Congress eyes making "zombie drug" xylazine a controlled substance
Congress is moving to designate an animal tranquilizer that's infiltrating the illegal drug trade as a controlled substance, to better allow authorities to track it and prosecute traffickers.
Driving the news: Bipartisan legislation introduced Tuesday by Sens. Catherine Cortez Masto (D-Nev.) and Chuck Grassley (R-Iowa) reflects the growing alarm over the proliferation of xylazine, a sedative known as "tranq" or "zombie drug" that's often mixed with fentanyl, resists common overdose reversal treatments like naloxone and causes skin-rotting wounds.
- In a Monday letter to clinicians, SAMHSA wrote that xylazine is an emerging public health threat and noted that routine toxicology tests do not test for the substance.
- Last week, the Drug Enforcement Administration warned about the increased risk of xylazine-fentanyl mixtures, and DEA administrator Anne Milgram called xylazine "the deadliest drug threat our country has ever faced."
- At the end of February, the FDA announced new restrictions on the import of xylazine to ensure it's not diverted for illegal use.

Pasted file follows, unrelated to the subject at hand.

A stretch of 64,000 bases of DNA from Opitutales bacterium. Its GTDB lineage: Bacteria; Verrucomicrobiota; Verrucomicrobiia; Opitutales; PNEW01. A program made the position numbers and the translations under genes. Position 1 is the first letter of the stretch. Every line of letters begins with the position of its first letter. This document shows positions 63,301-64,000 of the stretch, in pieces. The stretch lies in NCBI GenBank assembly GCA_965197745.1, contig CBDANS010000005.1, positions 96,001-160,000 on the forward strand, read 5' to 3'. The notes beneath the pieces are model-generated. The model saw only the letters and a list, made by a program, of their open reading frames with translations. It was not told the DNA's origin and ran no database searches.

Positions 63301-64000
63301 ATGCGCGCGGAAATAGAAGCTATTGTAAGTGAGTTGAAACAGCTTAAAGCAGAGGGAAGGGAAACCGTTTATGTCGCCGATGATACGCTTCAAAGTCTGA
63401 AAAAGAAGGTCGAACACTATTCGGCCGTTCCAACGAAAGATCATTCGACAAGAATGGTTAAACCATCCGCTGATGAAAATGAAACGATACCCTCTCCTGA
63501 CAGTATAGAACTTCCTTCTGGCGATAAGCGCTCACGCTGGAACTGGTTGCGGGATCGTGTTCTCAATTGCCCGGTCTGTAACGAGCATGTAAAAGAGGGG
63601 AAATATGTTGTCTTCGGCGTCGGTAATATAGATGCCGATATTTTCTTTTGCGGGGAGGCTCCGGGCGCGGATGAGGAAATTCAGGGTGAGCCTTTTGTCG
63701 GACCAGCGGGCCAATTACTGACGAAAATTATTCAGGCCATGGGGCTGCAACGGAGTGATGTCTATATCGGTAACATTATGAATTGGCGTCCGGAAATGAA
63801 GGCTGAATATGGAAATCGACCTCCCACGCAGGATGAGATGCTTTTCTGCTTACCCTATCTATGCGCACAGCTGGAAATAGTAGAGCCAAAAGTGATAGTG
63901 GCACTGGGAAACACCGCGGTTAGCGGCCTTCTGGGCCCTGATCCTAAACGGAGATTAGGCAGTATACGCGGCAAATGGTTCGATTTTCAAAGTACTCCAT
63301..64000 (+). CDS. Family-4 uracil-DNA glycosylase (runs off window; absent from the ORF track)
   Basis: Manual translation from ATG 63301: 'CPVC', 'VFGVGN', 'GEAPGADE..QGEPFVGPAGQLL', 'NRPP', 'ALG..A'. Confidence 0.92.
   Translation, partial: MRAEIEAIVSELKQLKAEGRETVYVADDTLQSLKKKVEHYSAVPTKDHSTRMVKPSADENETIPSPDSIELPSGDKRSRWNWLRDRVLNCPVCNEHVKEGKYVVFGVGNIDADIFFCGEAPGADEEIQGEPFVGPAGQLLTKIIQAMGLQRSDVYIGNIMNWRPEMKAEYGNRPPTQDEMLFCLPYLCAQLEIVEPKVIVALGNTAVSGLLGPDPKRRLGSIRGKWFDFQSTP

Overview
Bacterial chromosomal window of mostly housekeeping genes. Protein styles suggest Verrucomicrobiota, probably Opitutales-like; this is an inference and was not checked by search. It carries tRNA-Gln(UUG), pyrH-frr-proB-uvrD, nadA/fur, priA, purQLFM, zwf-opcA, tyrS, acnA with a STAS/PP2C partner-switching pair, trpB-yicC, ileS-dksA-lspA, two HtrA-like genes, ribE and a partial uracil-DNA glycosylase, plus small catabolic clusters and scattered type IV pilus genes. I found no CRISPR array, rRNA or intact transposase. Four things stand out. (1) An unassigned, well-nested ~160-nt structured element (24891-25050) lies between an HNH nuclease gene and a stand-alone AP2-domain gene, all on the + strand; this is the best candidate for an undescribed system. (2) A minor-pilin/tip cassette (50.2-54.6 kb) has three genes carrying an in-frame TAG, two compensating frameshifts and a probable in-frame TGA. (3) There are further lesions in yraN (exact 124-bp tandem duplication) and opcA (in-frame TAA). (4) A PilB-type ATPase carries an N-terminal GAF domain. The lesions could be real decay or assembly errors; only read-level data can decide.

- Cortez Masto told Axios that conversations about scheduling xylazine began around January and included the DEA, veterinarians and cattle ranchers.
Between the lines: The legislation in Congress comes as state and federal lawmakers are pressing for more aggressive punishment for fentanyl possession and dealing, as the opioid and its derivatives continue to drive a worsening addiction crisis.
- The bill would make xylazine a Class III controlled substance — the same category as ketamine, testosterone and buprenorphine.
- While the DEA and FDA could choose to list xylazine themselves, the process could take longer than doing it legislatively, per a February Congressional Research Service report.
Yes, but: Addressing the opioid epidemic by banning drugs people use has not been popular among some advocacy organizations.
- In 2021, more than 100 groups urged Congress not to permanently schedule fentanyl-related substances and increase enforcement because "there is simply no evidence" that doing so would reduce the illicit drug supply or overdose rates.
- While making drugs illegal increases their prices and reduces availability, the effort can also discourage patients with opioid use disorder from seeking help, according to a March Rand report examining the U.S. response to the crisis.
What they're saying: "We need an all-of-the-above approach," Cortez Masto told Axios, that gives law enforcement more tools to go after trafficking and still helps those with substance use disorder.